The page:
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Online non-negative discriminative dictionary learning for tracking

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Abstract

In this paper, online non-negative discriminative dictionary learning for tracking is proposed, which combines the advantages of the global dictionary learning model and the class-specific dictionary learning model. The previous algorithm based on general dictionary learning does not take into account the inter-class relations between classes and make full use of tag information. In order to improve the classification ability of dictionaries, the class correlation was proposed to guide the learning of discriminant dictionaries, which makes full use of the correlation and difference between the atomic classes of dictionaries and introduces the tag information of the categories to improve the discriminant ability of dictionaries. For this purpose, the Huber loss function and the Fisher weight coefficient is used in the discriminative term to improve computational efficiency. In addition, non-negative constraints is added on dictionaries to enhance the performance. The OTB50 and OTB100 datasets are used to evaluate our tracker and compare with related algorithm. The experimental results show that our method performs much better than the tracking method compared in this paper.

Introduction

With the continuous development of computer hardware and artificial intelligence algorithms in the resent years, using machines to assist or partially replace human is the current trend in the field of information technology. As one of the basic research areas of computer vision, target tracking method can provide computers with important target motion-related information, which helps computers to analyze and understand the behavior of targets to make decisions and actions. Although there are many requirements for target tracking, the difficult factors of target tracking are doubled due to complicated scene and diversified requirements. During tracking, the appearance of the target may change drastically due to the rotate, occlusion, etc. There are also dramatic changes in lighting, rapid movement of the target, camera-shake, and other situations, which make the target cannot be well displayed in the image sequences. In practice, all need to be trade-off between software and hardware environment, speed requirements, accuracy and robustness of the algorithm that further increases the difficulty of the algorithm research. Especially, those problems are huge challenge for the UAV target tracking [1, 2].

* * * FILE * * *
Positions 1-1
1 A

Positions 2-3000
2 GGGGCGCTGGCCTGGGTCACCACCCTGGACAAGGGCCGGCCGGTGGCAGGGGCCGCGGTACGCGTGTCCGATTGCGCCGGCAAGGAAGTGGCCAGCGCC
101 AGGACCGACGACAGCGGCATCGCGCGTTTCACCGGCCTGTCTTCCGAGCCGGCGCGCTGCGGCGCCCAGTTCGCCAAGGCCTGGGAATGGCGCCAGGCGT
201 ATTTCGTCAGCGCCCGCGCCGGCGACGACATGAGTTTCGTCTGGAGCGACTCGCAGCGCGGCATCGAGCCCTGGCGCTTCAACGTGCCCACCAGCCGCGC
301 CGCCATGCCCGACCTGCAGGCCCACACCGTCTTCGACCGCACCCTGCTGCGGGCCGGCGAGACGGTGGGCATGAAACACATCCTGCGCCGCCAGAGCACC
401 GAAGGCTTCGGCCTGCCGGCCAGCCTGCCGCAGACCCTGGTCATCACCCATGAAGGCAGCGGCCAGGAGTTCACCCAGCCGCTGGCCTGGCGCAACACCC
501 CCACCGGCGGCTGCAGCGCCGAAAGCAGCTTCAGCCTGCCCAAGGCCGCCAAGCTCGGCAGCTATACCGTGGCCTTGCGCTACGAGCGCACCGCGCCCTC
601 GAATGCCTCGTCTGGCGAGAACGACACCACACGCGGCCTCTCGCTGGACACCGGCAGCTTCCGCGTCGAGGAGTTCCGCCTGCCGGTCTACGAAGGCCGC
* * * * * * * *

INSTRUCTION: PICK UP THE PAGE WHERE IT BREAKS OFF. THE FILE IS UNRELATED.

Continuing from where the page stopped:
In recent years, experts, scholars, and engineers have invested a lot of research, proposed a variety of single target tracking algorithms, and builded various databases in order to solve these problems. Smeulders et al. [3] summarized the 19 most representative algorithms of nearly 10 years. Those algorithms were divided into five classes: matching, matching with extended appearance, matching with constraints, discriminative classification, discriminative classification with constraints. In the recent research literatures [47], the tracking methods are classified generative model and discriminative model.

Generative tracking methods describe the target appearances using generative models and search for the target regions that fit the models best. In general, the target model is represented by a subspace or a basis vector consisting of a series of templates. In order to better learn object appearance, Ross et al. [8] proposed incremental visual tracking (IVT) which used principal component analysis (PCA) to learn a low-dimensional subspace representation, and online updated the target changes. In the same year, Han et al. [9] applied the mixed probability density estimation model to the target tracking algorithm and worked well. In 2010, Kwon et al. [10] proposed visual tracking decomposition (VTD) model which provided an efficient strategy for dividing tracking problem into basic observation model and motion model. Visual tracking decomposition method integrates multiple basic trackers into one robust compound tracker while interactively improves the performance of all basic trackers. Among the generative tracking methods, the most representative algorithm is the tracking algorithm based on the sparse representation. Mei et al. [11, 12] proposed L1T algorithm of sparse representation with 1 norm to reduce the effect of object internal factor (such as rotation, scale transform) and object external factor (such as illumination) change. Extracting features based on the appearance model from the data-independent multi-scale image space was used by Zhong et al. [13] to improve the efficiency of the algorithm. That same year, Zhang et al. found that the potential relationship between the sampling particles can improve the performance of the tracking algorithm, and then they proposed the compressive tracking (CT) [14]. Luka and Matej [15] proposed a coupled-layer visual model optimization method to solve rapid and significant appearance changes. Zhou et al. [16] proposed sparse heterogeneous feature representation (SHFR) for multi-class heterogeneous domain adaptation (HDA) to learn a sparse feature transformation between domains with multiple classes.